Denmark warns as Russia’s Nord Stream 2 pipeline leaks into Baltic Sea
Category: #energy-and-environment  By Pranali Mehta  Date: 2022-09-28
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Denmark warns as Russia’s Nord Stream 2 pipeline leaks into Baltic Sea

The controversial Russian gas pipeline Nord Stream 2 has reportedly started leaking into the Baltic Sea, jeopardizing marine traffic, Denmark has issued a warning.

It established a prohibited area within 5 nautical miles or 9 km of the pipeline, close to Bornholm Island.

The Danish energy ministry stated that it moved after learning of a pressure reduction in the now-defunct subsea pipeline earlier that day.

According to the operating organization Nord Stream 2 AG, the drop occurred during the night.

The ministry stated that it was looking into the situation where the Nord Stream 2 landfall operator reported a rapid drop in gas pressure on Line A of the Nord Stream 2 pipeline for natural gas.

The state-owned oil company Gazprom, which is based in Russia holds a significant stake in the company.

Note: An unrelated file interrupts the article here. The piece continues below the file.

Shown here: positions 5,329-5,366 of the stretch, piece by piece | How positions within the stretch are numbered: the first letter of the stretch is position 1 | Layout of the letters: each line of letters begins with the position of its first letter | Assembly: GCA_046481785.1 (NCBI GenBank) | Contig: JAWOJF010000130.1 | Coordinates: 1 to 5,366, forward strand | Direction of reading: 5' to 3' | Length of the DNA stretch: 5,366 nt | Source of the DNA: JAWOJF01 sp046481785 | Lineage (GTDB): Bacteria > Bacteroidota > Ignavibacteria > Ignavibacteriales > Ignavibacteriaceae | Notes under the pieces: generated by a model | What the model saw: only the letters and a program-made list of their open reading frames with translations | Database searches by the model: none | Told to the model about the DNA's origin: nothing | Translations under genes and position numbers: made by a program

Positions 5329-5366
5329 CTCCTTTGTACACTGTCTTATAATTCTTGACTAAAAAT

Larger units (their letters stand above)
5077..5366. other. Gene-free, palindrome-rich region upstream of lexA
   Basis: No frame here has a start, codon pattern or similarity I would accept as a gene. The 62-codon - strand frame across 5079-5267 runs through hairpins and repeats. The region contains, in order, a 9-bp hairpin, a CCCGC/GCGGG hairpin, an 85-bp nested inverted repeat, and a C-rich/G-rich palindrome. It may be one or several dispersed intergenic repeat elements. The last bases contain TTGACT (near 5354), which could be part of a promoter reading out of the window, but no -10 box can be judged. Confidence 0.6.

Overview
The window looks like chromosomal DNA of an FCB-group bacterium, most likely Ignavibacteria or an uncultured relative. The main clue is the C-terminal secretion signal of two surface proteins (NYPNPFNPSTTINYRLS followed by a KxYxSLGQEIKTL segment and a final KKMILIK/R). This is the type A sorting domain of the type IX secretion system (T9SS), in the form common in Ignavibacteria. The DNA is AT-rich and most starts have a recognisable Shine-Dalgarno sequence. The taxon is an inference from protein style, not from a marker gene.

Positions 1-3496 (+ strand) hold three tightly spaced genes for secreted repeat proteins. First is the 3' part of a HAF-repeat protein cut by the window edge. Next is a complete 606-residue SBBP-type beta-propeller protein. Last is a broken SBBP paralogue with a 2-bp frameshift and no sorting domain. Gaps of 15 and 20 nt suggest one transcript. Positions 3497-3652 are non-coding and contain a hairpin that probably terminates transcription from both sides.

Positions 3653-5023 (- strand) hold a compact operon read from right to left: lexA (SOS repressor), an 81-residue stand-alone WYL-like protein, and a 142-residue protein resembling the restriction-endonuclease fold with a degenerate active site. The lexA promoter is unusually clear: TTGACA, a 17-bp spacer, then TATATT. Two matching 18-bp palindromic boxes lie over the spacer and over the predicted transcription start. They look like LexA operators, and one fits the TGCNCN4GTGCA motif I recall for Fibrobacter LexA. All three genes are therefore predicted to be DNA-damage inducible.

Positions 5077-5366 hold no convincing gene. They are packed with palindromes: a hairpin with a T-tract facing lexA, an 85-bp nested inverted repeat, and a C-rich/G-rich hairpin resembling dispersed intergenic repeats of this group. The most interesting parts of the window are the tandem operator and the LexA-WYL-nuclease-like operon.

The Danish energy ministry added that there are no security issues associated with the leak outside of the prohibited zone. The situation is not anticipated to have an impact on Danish gas supply security.

Nord Stream 2 was planned to transport Russian gas to Germany and other European countries, but the multibillion-euro development was stopped after Russia invaded Ukraine in February.

However, since the pipe was already filled with gas, there is a growing fear that substantial amounts of it might be spilled into the atmosphere.

A parallel gas pipeline known as Nord Stream 1 has been closed for several weeks. According to Gazprom, maintenance work is being done there to address a previous leak.

While the European Union alleges Russia to be blackmailing Europe on gas supplies because of its conflict in Ukraine, Moscow refutes this.

Since Moscow attacked Ukraine, energy prices have increased sharply, and depleting supplies can increase it even more.

Families in the EU are worried that they won't be able to pay the expense of heating this winter.

Currently, Europe is trying to be less dependent on Russian energy to challenge Moscow's capability to fund the war, but the shift may not happen soon enough.

Source credit: https://www.bbc.com/news/world-europe-63040500

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Pranali Mehta

Pranali Mehta    

Pranali Mehta boasts of over three years of experience as a content writer. Having completed her graduation in chemical engineering, she worked as safety & environment associate in a chemical company for a year. Harnessing her passion for writing however, Pranali deci...

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